LONDON (Reuters) - Britain's government will borrow more rather than less this fiscal year and its multi-year austerity plan will lead to 1.2 million public sector job cuts, a leading policy institute said on Wednesday.
The forecasts, which the Institute for Fiscal Studies said supported the case for the Bank of England to do more to boost the economy, are more pessimistic than those used by Chancellor George Osborne to set policy, with the IFS pencilling in an extra 270,000 job losses by 2018.
If correct they could put Osborne's deficit-reduction programme, already undermined by a chronically weak economy, even further behind schedule.
IFS programme director Gemma Tetlow said tax revenues were likely to be lower and spending higher in the year ending in April than expected by the Office for Budget Responsibility, the government's fiscal watchdog.
"Our baseline forecast is therefore that borrowing will be higher in cash terms this year than it was last year," she said.
Osborne's plan to eliminate Britain's structural budget deficit by the next election in 2015 with a tough programme of spending cuts and tax rises is already two years off track as a result of economic weakness.
The IFS predicts borrowing excluding one-off items will rise to 125.4 billion pounds this fiscal year from 121.4 billion in 2011-12 and against the OBR's forecast of a drop to 120.3 billion.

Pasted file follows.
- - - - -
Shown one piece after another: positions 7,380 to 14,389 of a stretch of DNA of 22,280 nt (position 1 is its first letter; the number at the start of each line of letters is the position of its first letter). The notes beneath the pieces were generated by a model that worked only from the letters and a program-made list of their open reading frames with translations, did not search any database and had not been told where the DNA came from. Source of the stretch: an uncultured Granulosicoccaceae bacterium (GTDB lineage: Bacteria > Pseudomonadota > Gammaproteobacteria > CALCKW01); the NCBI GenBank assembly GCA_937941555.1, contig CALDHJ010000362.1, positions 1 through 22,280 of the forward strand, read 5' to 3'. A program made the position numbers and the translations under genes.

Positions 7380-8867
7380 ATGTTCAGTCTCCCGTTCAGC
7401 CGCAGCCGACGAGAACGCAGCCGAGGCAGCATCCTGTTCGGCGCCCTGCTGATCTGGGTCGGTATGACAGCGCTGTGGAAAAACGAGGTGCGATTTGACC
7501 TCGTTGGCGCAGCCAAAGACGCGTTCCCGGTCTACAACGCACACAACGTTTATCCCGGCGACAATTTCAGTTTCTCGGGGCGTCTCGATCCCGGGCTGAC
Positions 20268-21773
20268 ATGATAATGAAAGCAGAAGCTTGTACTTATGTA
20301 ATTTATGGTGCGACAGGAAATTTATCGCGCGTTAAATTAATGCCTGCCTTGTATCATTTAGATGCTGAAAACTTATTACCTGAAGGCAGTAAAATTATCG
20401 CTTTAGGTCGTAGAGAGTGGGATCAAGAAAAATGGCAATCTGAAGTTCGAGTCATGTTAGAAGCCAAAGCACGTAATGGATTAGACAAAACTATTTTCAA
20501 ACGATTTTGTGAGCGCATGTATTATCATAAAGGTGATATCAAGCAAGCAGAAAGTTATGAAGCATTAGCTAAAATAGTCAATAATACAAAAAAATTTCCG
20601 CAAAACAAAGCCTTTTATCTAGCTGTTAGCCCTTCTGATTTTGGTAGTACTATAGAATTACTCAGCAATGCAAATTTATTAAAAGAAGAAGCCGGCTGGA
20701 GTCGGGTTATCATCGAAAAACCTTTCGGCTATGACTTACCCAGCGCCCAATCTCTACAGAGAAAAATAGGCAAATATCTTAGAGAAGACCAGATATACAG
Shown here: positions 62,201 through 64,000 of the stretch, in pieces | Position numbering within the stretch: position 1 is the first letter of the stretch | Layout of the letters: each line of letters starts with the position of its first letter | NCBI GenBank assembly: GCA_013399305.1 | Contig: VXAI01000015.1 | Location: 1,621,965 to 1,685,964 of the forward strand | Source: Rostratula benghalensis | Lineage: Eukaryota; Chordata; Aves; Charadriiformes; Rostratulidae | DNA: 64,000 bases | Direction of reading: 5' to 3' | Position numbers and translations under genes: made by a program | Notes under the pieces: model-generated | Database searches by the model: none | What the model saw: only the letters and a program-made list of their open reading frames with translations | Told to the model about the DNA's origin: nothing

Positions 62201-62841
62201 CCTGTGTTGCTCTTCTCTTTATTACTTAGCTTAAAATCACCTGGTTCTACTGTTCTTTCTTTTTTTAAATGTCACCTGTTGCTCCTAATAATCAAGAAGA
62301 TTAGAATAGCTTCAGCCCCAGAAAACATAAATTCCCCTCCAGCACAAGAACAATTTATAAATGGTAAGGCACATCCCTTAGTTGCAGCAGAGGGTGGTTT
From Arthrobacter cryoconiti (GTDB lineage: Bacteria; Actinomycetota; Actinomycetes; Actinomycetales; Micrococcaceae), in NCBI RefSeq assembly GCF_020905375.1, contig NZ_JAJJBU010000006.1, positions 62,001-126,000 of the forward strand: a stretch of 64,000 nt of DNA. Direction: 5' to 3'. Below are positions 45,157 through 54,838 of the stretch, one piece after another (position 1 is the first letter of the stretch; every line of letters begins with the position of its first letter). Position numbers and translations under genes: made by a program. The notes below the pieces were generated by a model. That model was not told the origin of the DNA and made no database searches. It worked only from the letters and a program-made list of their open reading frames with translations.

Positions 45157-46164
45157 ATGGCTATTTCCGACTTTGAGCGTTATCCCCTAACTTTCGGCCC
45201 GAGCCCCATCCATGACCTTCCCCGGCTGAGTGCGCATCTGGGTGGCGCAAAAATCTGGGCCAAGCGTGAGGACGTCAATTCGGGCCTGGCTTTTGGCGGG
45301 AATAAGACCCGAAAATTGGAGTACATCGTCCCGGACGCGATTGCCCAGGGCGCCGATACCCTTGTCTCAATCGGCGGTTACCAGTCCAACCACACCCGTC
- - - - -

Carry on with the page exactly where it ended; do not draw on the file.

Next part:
Extrapolating on the same basis, Britain would end up borrowing 69 billion pounds more in 2014-15 than the watchdog had expected in late 2010, the IFS estimated.
That amounts to a "very much looser" fiscal policy than Osborne intended in 2010, the IFS said in a report prepared ahead of his half-yearly budget statement in March.
The IFS is also gloomier than the OBR on public-sector job losses between 2010, when the Conservative-led coalition came to power, and 2018 when current government cuts are due to end.
The budget office estimates 929,000 jobs will have gone over that period.
The IFS said there was a strong case for the BoE's Monetary Policy Committee to do more for the economy, given that a significant fiscal stimulus looked unlikely.
"We believe that the (U.S.) Federal Reserve provides a good template to follow," the institute said.
It noted that the Fed had purchased a much wider range of assets, compared to the BoE's focus on government bonds, and provided guidance on the likely path of monetary policy.
"By contrast, the MPC has reacted more slowly to stimulate the UK economy," the institute said.
The BoE is not expected to announce any policy changes after its monthly meeting on Thursday.
Editing by John Stonestreet